I wear the purple ribbon.
I am no survivor,
merely, the survived.
The world lost a fighter,
but I lost my father.
It came fast,
and way too soon.
A week before, I was cribbing,
the way only daughters can to fathers,
about tugs of war with adulthood.
You looked at me with your omniscient face,
the reflection of my five-year-old self
in your gaze.
I am sure you struggled then,
to see me as an adult
the same way I struggled being one.
In your passing,
I finally triumphed,
hurled into shark-infested waters,
as I was learning
to wade in the pond.
Would you be proud
or would you be sad,
at this girl grown up too soon?
We were from different generations,
set 40 years apart;
but we were kindred spirits,
You, my best friend, my confidante,
the hand on my head,
the food to my soul.
Our starry eyes often sparked
as they met;
Now, there is just my gaze,
dull and distant,
smothered by a melancholic fog
of infinite spread,
Remnants of the great storm cloud of grief
that had only just settled in.
Its nature, like a snow globe,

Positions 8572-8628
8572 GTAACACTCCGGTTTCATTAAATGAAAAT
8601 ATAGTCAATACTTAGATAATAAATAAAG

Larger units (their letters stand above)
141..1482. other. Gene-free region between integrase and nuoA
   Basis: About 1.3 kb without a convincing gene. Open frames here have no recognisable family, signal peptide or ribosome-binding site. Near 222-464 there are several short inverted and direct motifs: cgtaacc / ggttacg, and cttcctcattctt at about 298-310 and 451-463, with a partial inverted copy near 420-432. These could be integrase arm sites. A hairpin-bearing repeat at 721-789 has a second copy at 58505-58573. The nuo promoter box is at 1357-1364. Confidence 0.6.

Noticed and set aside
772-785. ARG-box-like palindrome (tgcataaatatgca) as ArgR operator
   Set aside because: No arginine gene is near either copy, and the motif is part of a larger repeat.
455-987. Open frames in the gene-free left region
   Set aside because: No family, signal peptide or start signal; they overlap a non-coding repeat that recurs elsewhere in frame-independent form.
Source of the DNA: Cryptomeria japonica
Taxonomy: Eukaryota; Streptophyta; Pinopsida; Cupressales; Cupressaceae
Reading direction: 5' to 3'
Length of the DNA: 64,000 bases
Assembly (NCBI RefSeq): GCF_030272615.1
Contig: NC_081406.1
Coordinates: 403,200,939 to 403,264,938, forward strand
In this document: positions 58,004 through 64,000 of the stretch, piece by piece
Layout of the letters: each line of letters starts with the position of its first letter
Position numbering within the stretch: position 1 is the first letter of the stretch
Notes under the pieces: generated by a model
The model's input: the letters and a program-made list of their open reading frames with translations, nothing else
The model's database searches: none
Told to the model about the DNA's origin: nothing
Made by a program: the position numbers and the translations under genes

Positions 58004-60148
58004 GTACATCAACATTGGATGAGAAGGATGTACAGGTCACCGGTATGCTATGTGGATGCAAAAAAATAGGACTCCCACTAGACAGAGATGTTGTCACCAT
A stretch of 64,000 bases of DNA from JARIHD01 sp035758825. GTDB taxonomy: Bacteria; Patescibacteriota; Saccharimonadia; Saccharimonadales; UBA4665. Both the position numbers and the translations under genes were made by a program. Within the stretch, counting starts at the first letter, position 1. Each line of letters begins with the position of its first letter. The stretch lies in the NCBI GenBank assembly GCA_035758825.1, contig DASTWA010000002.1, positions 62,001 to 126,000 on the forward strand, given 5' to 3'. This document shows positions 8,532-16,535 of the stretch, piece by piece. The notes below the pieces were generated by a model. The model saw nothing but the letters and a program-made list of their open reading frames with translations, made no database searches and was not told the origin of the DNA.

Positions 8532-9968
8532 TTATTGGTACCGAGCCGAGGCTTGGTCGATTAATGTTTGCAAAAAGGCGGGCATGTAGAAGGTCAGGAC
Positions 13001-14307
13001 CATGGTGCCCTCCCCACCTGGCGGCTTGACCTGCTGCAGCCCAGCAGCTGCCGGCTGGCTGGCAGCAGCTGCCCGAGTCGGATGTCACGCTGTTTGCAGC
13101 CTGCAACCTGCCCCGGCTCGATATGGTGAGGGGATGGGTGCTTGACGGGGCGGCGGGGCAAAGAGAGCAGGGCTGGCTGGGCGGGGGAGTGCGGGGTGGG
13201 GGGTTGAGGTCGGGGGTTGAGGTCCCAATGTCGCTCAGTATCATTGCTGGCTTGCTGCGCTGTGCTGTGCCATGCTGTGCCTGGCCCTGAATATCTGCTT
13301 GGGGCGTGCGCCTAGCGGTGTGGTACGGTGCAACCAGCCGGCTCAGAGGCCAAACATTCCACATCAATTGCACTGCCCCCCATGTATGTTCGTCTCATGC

stirred up at the slightest action.
Relics and memories flood
at a knock on remembrance’s gate.
A bittersweet smile is born and set in,
the warmth of it acidic.
Where once was joyful banter,
lies an endless chasm,
and only grief and longing left to fill it.
Just the word had made you shudder,
You curled up in bed,
became a shadow of a man.
You, of composure and faith,
the bravest man I knew,
lay broke and bare
before my very eyes.
More than your body,
it was will you lost,
Struggle never broke you
the way that prognosis did.
Then it all came, like an earthquake;
the infection, the operation,
And then, nothingness –
the gory aftershock.
You lay there, between death and life,
for a long long week.
Every day we prayed for you to wake,
and every day etched a darker picture
of you edging toward death.
Hope died. Faith followed.
And soon, you did too.
There was no time to grieve then and then.
There was grief for a lifetime too many.
I wear this ribbon now, five years later,
I wear it in awareness and solidarity,
in pain, hope and loss.
For the world is not made of my singular loss,
numerous familiar faces flash me by,
family, teacher, peer, stranger and role model –
a lot too many lives won and lost at war.
A battle with their own body,
with only hope and will at their grasp.
Unlike you, some are lucky to live on,
Unlike you, some get to fight the battle;
but alas, when body is a battlefield,
victory rarely comes unscathed.
You were lucky, you did not suffer;
They are lucky, they get to live on.
Shruthi Ramesh is a 29-year-old architect and writer. You can find her on Instagram @shruthi.arki.